Ukrainians are not that divided in their views of democracy

March 3, 2014

 Pippa Norris is the McGuire Lecturer in Comparative Politics at the John F. Kennedy School of Government, Harvard University and ARC Laureate Fellow and Professor of Government and International Relations at the University of Sydney.

Current events escalating in Crimea highlight the polarization among political leaders and activists in Ukraine. Developments reflect conflicting visions of the country’s future diplomatic ties, whether as part of the European Union or linked to Russia and the Commonwealth of Independent States.

But how much do the recent events reflect cultural cleavages among ordinary people living in Ukrainian society?

New cross-national survey evidence to examine Ukrainian public opinion is available from the World Values Survey. This study, which now includes more than 90 countries, is a global investigation of socio-cultural and political change. The survey started with the first wave in 1981 and the 6th wave contains surveys from around 60 countries with data gathered from 2010-2014.

In 2011, during the period when President Viktor Yanukovych was in power for the Party of Regions, the 6th wave study conducted a representative survey of 1,500 Ukrainians, almost equally divided by the language spoken at home into Russian and Ukrainian speakers.  For comparison, the World Values Survey also conducted a similar survey of public opinion in the neighboring states of Poland (#966) in 2012 and Russia (#2,500) in 2011. The comparison allows us to see how Russian and Ukrainian speakers in the Ukraine share similar cultural values with each other or whether they are closer to the values found in each neighboring state.

Attitudes towards democracy

First, do Ukrainians differ in their attitudes towards democracy? Are Ukrainian speakers more enthusiastic for reforms strengthening political rights and civil liberties, while Russian speakers hanker for the strong state and stability of their authoritarian past?

One way to examine attitudes is through using a 0-10 point scale, where respondents were asked to assess the importance of living in a country which is democratic. Figure 1 illustrates the results showing that there are indeed some modest differences; Ukrainian speakers rated the importance of democracy marginally higher than Russian speakers. Ukrainian speakers are therefore located a bit closer to political attitudes found in Poland, while Russian speaking Ukrainians express values which are slightly closer to Russian attitudes. But the gaps within Ukraine were extremely modest.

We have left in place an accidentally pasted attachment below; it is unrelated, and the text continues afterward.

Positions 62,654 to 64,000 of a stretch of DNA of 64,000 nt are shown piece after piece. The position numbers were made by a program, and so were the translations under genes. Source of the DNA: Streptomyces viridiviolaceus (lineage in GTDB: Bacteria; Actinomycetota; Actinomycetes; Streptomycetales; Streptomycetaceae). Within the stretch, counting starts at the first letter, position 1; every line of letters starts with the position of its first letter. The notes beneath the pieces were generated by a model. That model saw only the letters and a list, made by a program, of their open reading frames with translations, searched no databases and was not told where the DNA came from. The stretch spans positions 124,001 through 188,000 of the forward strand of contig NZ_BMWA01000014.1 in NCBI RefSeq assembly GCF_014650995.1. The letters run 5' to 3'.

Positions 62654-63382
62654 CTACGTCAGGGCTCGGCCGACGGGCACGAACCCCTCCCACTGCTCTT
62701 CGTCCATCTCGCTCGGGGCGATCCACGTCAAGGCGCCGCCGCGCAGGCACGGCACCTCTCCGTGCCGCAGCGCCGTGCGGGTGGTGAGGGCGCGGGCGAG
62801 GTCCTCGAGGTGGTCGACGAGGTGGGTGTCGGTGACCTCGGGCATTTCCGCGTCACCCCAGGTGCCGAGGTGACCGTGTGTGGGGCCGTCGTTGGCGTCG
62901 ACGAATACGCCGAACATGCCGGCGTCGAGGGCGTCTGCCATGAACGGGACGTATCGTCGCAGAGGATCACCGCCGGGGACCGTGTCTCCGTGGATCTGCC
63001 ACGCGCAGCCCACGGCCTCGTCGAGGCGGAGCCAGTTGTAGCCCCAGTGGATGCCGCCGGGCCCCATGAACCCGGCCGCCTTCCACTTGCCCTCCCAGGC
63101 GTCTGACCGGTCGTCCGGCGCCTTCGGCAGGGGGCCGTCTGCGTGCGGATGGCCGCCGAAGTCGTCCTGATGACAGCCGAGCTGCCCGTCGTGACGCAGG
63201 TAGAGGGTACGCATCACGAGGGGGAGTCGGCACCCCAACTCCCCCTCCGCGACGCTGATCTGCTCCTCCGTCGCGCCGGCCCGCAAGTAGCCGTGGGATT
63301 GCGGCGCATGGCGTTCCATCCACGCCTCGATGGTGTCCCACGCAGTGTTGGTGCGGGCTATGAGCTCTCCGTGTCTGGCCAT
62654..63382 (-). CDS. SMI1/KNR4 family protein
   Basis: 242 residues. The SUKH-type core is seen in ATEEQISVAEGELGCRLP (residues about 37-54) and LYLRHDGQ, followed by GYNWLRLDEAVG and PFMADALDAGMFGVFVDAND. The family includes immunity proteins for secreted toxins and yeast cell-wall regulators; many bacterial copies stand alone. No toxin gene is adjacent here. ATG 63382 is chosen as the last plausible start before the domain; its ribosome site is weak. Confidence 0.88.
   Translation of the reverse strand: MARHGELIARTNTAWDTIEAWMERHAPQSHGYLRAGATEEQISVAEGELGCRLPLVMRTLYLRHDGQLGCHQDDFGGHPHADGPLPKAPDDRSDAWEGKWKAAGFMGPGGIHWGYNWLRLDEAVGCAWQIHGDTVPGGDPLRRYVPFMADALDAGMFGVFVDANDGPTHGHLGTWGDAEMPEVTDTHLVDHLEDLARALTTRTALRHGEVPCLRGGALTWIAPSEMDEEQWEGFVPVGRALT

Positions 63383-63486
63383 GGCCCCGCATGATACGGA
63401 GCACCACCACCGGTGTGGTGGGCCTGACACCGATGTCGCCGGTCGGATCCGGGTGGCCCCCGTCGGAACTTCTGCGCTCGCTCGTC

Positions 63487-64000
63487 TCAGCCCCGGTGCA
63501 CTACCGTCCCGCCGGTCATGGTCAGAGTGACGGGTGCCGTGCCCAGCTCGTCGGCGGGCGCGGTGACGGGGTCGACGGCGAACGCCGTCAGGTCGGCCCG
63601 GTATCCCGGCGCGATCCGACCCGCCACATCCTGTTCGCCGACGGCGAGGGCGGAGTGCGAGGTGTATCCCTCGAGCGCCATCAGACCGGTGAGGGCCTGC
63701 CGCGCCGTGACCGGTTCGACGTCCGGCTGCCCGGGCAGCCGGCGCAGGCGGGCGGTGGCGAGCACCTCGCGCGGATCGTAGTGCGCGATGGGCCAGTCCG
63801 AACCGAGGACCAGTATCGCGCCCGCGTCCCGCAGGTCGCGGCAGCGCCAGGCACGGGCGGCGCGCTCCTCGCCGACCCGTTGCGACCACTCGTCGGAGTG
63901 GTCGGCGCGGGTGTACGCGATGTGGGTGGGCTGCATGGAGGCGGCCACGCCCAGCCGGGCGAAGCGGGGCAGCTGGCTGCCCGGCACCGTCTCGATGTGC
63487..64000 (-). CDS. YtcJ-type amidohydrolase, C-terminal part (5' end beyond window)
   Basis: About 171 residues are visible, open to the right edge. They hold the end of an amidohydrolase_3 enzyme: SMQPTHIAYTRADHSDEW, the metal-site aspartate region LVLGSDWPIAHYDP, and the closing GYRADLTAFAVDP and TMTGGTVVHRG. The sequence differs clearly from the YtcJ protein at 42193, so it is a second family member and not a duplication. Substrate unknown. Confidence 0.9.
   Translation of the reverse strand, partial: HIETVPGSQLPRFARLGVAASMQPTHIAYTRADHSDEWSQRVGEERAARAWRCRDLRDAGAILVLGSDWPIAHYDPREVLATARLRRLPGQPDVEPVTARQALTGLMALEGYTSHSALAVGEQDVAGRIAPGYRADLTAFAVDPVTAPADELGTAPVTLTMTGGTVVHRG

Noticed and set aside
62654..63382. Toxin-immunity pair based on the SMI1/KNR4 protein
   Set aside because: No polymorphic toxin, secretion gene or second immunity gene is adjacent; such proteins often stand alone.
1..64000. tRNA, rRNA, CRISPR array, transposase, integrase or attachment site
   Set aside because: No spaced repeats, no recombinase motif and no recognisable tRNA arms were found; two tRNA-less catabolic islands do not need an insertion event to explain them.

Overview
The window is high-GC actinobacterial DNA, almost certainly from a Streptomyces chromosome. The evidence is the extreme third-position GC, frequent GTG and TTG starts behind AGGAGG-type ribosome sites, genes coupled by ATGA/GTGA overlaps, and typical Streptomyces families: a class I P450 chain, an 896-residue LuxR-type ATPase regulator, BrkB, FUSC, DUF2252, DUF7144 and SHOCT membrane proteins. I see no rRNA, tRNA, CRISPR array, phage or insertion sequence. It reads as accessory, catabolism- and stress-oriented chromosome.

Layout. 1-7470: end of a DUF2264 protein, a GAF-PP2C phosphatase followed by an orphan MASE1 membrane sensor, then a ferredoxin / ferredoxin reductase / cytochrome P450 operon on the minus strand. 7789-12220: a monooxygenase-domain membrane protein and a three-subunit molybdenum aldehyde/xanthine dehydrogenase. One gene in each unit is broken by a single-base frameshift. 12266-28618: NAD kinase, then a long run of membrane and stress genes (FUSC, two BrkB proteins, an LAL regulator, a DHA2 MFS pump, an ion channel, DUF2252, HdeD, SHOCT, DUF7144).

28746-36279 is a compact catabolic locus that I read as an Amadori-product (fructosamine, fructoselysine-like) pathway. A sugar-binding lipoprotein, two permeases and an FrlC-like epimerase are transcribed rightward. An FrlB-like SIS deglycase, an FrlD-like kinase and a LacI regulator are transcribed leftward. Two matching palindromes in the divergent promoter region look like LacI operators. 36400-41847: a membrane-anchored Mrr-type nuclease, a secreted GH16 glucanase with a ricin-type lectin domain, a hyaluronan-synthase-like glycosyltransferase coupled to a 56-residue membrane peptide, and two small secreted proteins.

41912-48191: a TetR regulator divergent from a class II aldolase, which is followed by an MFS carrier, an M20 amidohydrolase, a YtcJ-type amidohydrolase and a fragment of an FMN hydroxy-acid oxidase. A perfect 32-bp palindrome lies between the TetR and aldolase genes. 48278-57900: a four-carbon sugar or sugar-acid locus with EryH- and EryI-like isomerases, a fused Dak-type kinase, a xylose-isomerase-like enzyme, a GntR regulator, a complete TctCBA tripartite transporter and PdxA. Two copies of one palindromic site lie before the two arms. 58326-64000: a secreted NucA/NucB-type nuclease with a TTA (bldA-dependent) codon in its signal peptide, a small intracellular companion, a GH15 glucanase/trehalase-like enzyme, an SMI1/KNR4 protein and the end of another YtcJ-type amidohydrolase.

For another measure, people were also asked to use a similar 0-10 point scale to express their satisfaction with the performance of democracy in their own country. Here all Ukrainians proved somewhat critical of how democracy worked in practice, fairly close to the opinions of most Russians, while by contrast Poles proved more satisfied with how democracy worked.

Another way that political attitudes and values can be measured concerns public reactions to statements describing alternative forms of rule.  Respondents were asked in the survey whether they thought it was good or bad to have a strong leader ‘who does not have to bother with parliaments or elections’, a way of tapping into approval of authoritarian rule without mentioning the ‘d’ word.

Here it appears from Figure 2 that Ukrainians overwhelmingly agree with the desire for strong leadership – and in this both Russian and Ukrainian speakers in the Ukraine are strikingly similar to Russians.  Almost three quarters of Ukrainians and Russians approve of the idea of strong political leadership, perhaps expressing frustration with the process and outcome of elections. Only citizens in Poland display a stronger commitment to the principles and procedures of liberal democracy by strongly rejecting this form of rule.

Nevertheless public opinion is not wholly clear and consistent; when people were asked whether they approve of having a democratic political system, it appears that public opinion favors this form of government in all the societies under comparison. This pattern is also found elsewhere around the world, where the principles of democracy are widely endorsed, even among citizens living under one party states and authoritarian regimes.

Finally, what about trust and confidence in their government and parliament?  Here again there are some modest contrasts between Russian and Ukrainian speakers, following the expected direction. In 2011, Russian speakers expressed slightly more confidence and trust (+8 percentage points) in the government of President Victor Yanukovych (Party of Regions) than Ukrainian speakers. This reflects the map of votes cast in the Jan. 17, 2010 presidential contest. On the other hand, only around one-fifth of Ukrainians expressed ‘a great deal’ or ‘quite a lot of confidence’ in both their government and parliament, compared with far more Russian confidence in President Putin.

Ukraine is a complex and fragmented society at the historic cross-roads of Western and Eastern Europe, with ethnic-linguistic identities which have deepened by recent political events. Nevertheless the most striking observation from the comparison of political values held by Ukrainian and Russian language groups in the country is the similarities rather than the contrasts. Both groups adhere to the ideals of democracy today, while both groups are skeptical or even cynical about the actual workings of regime institutions. It remains to be seen whether any outbreak of armed conflict, lit by the spark of Russian interventions in Crimea, deepens ethno-linguistic political divisions and weakens social tolerance within the country.

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